Published 3/1/2014
Christopher J. Dy, MD, MPH; Eric C. Makhni, MD, MBA; the Washington Health Policy Fellows

Orthopaedic Registries Update

Participation a win-win for surgeons, patients

In the United States, widespread use of clinical registries–—collections of prospectively gathered data from a group of patients with a common characteristic (usually a diagnosis or treatment)—has been limited for many reasons, including the challenge of obtaining longitudinal patient follow-up data in a multiple-payer system. Within the field of orthopaedic surgery, registries have historically been used for surveillance of implants—particularly in total hip and knee arthroplasty—as a measure of patient safety. Recent health policy reforms, however, have prompted a reexamination of the role of registries.

In view of the increasing emphasis on demonstrating both the clinical effectiveness and the economic value of treatments, registries can be powerful and robust vehicles for reporting outcomes and improving the overall delivery of care. Although participating in a registry can be logistically and financially challenging in the beginning, doing so can benefit orthopaedic surgeons in a number of areas including practice improvement, demonstration of value, and physician reimbursement.

Practice improvement
Recent registry initiatives, such as the Function and Outcomes Research for Comparative Effectiveness in Total Joint Replacement (FORCE-TJR) and the American Joint Replacement Registry (AJRR), include longitudinal collection of patient-reported outcomes measures (PROMs). Once a sufficient sample has been collected, orthopaedic surgeons will be able to use PROMs data to enhance their interactions with patients, specifically with respect to treatment expectations and postoperative recovery timeframes. Registry data will also give both individual surgeons and orthopaedic groups the opportunity to benchmark themselves against peers and to critically assess the outcomes of their practices, with an eye toward improving both efficiency and quality of care.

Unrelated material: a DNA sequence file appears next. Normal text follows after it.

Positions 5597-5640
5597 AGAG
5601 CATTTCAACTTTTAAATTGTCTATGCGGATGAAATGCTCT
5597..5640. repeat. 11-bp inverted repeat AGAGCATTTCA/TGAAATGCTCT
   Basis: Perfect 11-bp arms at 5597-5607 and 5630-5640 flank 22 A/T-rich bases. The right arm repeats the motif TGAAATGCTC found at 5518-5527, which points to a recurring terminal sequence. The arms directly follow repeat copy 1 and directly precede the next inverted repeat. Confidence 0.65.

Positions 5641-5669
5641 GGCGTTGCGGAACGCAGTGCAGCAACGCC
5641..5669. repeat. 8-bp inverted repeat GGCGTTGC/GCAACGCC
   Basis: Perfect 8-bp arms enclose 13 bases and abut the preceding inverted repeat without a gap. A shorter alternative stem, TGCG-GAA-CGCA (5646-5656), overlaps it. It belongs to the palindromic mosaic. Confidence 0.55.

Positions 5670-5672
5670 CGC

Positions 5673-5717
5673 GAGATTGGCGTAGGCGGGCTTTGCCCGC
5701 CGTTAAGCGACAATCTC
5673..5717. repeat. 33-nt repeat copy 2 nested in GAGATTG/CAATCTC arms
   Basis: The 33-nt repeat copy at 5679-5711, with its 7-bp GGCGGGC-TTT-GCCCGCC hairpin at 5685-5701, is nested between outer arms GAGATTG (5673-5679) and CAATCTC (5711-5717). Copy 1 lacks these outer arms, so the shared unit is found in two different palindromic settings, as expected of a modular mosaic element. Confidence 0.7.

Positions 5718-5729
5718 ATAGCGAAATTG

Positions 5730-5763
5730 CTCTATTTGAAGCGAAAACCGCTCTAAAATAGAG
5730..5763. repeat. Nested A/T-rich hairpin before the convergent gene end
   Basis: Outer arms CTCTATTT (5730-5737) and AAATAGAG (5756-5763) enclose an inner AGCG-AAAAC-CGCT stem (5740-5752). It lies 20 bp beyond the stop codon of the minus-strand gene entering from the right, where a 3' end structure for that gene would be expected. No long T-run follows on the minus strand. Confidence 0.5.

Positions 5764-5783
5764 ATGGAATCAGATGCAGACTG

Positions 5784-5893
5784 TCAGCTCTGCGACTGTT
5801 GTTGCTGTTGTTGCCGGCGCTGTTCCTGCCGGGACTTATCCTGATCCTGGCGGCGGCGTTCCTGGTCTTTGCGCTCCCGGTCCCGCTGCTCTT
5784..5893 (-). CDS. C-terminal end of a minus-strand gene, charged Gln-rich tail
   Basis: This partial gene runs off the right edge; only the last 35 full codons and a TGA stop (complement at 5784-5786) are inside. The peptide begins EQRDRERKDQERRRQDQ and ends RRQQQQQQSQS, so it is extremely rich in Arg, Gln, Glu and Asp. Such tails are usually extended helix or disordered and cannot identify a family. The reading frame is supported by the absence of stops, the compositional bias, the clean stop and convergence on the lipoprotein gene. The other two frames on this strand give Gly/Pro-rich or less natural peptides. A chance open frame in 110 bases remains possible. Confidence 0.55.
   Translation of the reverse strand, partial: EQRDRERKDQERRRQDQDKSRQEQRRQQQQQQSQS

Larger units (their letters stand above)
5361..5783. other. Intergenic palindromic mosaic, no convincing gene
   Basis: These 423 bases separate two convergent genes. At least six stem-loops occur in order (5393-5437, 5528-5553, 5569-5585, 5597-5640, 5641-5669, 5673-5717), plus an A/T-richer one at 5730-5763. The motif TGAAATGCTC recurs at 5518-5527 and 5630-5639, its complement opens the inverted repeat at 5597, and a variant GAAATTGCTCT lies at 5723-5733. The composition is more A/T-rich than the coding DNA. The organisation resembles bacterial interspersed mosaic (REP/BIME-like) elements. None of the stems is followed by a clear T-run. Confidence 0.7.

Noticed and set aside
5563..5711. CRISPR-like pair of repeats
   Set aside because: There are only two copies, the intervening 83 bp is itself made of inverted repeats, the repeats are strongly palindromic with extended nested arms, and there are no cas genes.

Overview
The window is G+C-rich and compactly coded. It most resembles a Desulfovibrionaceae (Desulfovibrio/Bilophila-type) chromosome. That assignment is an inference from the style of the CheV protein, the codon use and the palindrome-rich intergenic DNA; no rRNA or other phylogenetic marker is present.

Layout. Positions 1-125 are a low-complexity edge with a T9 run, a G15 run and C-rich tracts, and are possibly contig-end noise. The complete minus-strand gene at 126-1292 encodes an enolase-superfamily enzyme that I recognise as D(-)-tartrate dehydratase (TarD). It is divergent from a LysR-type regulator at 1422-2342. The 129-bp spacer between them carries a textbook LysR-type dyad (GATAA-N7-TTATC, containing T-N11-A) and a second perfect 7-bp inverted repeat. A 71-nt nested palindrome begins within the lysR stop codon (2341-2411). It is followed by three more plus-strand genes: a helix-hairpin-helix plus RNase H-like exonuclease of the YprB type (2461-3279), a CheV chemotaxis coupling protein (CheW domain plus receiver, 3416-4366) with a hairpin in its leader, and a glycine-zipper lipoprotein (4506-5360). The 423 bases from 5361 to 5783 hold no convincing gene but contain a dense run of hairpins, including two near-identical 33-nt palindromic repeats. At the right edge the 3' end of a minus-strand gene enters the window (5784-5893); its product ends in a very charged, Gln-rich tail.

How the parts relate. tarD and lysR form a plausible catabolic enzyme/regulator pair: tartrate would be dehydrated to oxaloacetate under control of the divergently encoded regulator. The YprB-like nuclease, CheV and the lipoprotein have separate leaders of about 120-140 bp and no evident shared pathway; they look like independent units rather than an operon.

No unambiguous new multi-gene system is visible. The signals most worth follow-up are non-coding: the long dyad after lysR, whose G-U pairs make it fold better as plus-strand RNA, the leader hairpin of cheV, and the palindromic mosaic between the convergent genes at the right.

Demonstration of value
Widespread adoption of registries and the inclusion of PROMs in data collection will provide clinicians and researchers with an unprecedented ability to demonstrate the effectiveness and value of the care provided. Robust data collection will create large sample sizes and allow appropriate risk-adjustment, which will enhance an understanding of recovery and can help preserve access to musculoskeletal health for vulnerable patient populations. Registries will also provide a common platform for orthopaedic surgeons to report quality measures, which will become increasingly important in an era of public reporting of outcomes.

Physician reimbursement
The 2014 Medicare Physician Fee Schedule (MPFS) issued by the Centers for Medicare & Medicaid Services (CMS) includes updates to the Physician Quality Reporting System (PQRS). These changes incorporate an increase in the number and breadth of required measures that physicians must report to earn a payment incentive (for 2014) and avoid a payment adjustment/penalty (for 2016). They are also designed to encourage physicians to participate in clinical data registries that foster quality improvement. The number of reporting measures in PQRS has been expanded, with a particular focus on increasing the number of outcome measures and decreasing the number of process measures.

Providers can meet the PQRS requirement using claims-based filing, electronic health records, a CMS-approved registry, or, new for 2014, a subset of registries called “qualified clinical data registries” (QCDR). Instead of being limited to reporting the measures prescribed in the PQRS system, physicians who report using this specifically vetted subset of registries will have greater flexibility in the reporting measures. In theory, using a QCDR enables physicians to participate in a registry that is focused on promoting specialty-driven clinical effectiveness and quality improvement and is not solely a mechanism for collecting and transmitting data to payers.